Christian Living

Love Doesn’t Trump God’s Moral Commands

Author Amy K. Hall Published on 06/06/2024

Ms Rachel, a YouTuber who posts learning videos for toddlers, made waves this week when she posted a video celebrating Pride Month on TikTok. After receiving some backlash, she explained her position this way:

My faith is really important to me, and it’s also one reason why I love every neighbor. In Matthew 22, a religious teacher asked Jesus, “What’s the most important commandment?” And Jesus says to love God and to love your neighbor as yourself. All the Law and the Prophets hang on these two commandments. There’s no greater commandments than these. I believe it’s mentioned eight times: Love your neighbor.

So, yes, everyone belongs, everyone’s welcome, everyone is treated with empathy and respect. It doesn’t say, “Love every neighbor except….” There are so many reasons I stand strong in love. I stand with everyone. That’s who I am.

It’s not unusual for people to cite the second great commandment as if it trumps God’s other moral commands: “See? What God wants most is for us to love. That’s what’s most important, so that’s all we should worry about.” But this is simply a misreading of the text.

When Jesus said, “On these two commandments depend the whole Law and the Prophets,” he didn’t mean that love for God and neighbor should somehow trump the Law and the Prophets; he meant the Law and the Prophets exist for the very purpose of teaching us what love for God and neighbor looks like.

Consider these two passages that state this plainly:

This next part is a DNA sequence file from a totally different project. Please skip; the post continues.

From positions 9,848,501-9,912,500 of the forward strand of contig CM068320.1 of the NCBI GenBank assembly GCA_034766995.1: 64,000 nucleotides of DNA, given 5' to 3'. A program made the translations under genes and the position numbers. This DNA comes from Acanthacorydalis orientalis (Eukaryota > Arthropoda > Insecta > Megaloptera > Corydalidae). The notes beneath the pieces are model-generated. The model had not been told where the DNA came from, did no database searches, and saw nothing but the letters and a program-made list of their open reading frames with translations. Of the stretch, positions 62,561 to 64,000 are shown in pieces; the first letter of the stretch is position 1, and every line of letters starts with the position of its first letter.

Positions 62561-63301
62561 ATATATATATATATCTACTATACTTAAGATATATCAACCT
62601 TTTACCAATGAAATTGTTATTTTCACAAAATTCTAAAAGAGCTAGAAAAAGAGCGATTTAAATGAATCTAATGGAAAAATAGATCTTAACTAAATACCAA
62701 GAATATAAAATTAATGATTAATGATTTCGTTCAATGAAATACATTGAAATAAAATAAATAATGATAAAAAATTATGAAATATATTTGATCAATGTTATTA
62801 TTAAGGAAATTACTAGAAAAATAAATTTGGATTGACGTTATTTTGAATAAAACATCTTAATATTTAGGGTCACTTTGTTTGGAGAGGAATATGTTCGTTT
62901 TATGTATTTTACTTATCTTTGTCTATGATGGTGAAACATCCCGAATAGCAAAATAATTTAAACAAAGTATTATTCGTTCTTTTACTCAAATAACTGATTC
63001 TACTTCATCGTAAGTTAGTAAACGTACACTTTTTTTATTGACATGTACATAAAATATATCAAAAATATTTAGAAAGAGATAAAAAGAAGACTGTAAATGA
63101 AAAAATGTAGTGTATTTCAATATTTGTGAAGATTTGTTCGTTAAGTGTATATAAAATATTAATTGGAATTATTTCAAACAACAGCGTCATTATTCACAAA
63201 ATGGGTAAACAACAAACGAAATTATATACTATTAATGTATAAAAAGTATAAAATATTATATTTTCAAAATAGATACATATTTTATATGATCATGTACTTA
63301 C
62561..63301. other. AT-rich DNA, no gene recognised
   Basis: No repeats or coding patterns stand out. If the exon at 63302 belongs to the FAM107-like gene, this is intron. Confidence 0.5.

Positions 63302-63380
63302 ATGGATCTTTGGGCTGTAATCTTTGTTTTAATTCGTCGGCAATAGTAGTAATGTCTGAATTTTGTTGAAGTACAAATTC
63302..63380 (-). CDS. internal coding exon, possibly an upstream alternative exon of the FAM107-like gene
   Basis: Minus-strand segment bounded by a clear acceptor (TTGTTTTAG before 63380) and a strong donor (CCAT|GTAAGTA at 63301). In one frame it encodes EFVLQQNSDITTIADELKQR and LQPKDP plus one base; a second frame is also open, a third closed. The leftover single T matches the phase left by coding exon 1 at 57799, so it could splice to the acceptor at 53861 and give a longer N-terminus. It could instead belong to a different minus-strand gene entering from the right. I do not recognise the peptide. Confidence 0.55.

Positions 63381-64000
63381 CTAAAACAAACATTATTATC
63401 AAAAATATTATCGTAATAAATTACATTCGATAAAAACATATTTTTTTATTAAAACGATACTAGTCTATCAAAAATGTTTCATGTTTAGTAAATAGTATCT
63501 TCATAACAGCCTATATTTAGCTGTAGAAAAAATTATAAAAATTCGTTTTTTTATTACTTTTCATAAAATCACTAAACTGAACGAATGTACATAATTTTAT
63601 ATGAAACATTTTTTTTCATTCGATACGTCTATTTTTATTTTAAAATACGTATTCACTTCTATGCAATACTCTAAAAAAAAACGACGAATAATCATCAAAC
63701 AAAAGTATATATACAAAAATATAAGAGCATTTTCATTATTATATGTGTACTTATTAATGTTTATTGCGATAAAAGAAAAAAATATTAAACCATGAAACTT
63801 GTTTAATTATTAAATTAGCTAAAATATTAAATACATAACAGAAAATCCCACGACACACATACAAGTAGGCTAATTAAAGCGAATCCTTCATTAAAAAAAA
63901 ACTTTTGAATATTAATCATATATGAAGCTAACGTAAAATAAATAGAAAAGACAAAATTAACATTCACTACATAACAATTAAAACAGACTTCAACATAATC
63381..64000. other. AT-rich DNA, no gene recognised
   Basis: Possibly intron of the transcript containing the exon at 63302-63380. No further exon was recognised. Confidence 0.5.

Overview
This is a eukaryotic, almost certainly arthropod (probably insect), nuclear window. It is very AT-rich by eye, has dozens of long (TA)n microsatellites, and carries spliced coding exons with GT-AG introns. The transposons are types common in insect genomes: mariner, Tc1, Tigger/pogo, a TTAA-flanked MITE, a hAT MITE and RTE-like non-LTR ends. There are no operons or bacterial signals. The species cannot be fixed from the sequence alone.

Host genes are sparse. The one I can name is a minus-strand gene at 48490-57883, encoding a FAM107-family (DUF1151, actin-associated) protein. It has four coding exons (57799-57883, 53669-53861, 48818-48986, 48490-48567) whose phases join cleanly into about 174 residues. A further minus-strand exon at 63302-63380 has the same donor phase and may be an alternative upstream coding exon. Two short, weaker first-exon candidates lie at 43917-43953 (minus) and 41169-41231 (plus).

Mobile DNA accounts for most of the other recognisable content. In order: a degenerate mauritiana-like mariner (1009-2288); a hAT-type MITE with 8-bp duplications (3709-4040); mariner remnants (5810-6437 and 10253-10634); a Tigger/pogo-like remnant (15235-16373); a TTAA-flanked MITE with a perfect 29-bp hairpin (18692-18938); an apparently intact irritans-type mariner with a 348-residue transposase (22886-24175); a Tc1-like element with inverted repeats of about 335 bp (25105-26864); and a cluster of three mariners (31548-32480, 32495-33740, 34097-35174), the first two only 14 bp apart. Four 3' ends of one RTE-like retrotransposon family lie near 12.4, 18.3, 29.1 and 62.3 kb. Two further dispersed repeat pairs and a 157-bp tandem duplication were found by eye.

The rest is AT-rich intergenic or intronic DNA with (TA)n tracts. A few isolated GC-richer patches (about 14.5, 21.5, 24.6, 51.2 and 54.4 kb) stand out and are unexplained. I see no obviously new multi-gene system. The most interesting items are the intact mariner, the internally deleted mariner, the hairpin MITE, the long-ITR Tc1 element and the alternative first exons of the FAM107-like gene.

Now I ask you, lady, not as though I were writing to you a new commandment, but the one which we have had from the beginning, that we love one another. And this is love, that we walk according to His commandments. (2 John 6)

By this we know that we love the children of God, when we love God and observe His commandments. (1 John 5:2)

Sometimes what Paul says in Romans 13:8 is used to support the idea that love trumps God’s commands: “He who loves his neighbor has fulfilled the law.” Again, this is interpreted to mean that we don’t need to worry about all of God’s outdated moral commands—all we need to do is to love others. But listen to the passage in its context:

He who loves his neighbor has fulfilled the law. For this [i.e., for love], “You shall not commit adultery, You shall not murder, You shall not steal, You shall not covet,” and if there is any other commandment, it is summed up in this saying, “You shall love your neighbor as yourself.” Love does no wrong to a neighbor, therefore love is the fulfillment of the law. (Rom. 13:8–10)

It is for love that we follow the commandments! The commandments are there for the very purpose of prohibiting the things that “do wrong to a neighbor” and promoting the things that do right. This means that true love is defined for us by God’s commandments. It’s a false love that redefines what is good and bad for our neighbor apart from God’s revelation of his moral laws.

The reason for the confusion about this among Christians comes down to an equivocation on the word “love.” Too many Christians have been catechized into our culture’s understanding of love, and they’ve simply absorbed the new definition without realizing it. Love 2.0 now means acceptance and celebration, and if one of God’s moral laws seems to oppose acceptance and celebration, then obviously the second great commandment to love-2.0 your neighbor should trump that law. In other words, now love 2.0 trumps actual love.

The sad truth is that anyone who rejects God’s moral commands in order to love has missed love altogether. Love doesn’t trump God’s commands; it’s defined by them.